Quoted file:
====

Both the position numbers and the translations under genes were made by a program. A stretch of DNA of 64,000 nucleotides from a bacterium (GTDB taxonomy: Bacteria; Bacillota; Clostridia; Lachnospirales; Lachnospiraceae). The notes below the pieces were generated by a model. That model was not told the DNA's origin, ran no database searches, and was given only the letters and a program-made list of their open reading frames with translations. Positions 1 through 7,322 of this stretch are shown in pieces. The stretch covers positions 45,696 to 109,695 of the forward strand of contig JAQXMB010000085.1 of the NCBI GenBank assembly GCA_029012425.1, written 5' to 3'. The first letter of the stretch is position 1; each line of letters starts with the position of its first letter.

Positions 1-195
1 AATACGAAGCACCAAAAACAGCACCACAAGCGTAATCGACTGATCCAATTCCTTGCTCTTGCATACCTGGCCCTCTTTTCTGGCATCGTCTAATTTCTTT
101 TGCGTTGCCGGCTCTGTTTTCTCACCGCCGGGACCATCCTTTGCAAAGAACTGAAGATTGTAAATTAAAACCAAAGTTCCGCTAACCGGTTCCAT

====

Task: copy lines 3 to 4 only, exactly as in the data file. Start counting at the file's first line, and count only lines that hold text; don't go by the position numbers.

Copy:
1 AATACGAAGCACCAAAAACAGCACCACAAGCGTAATCGACTGATCCAATTCCTTGCTCTTGCATACCTGGCCCTCTTTTCTGGCATCGTCTAATTTCTTT
101 TGCGTTGCCGGCTCTGTTTTCTCACCGCCGGGACCATCCTTTGCAAAGAACTGAAGATTGTAAATTAAAACCAAAGTTCCGCTAACCGGTTCCAT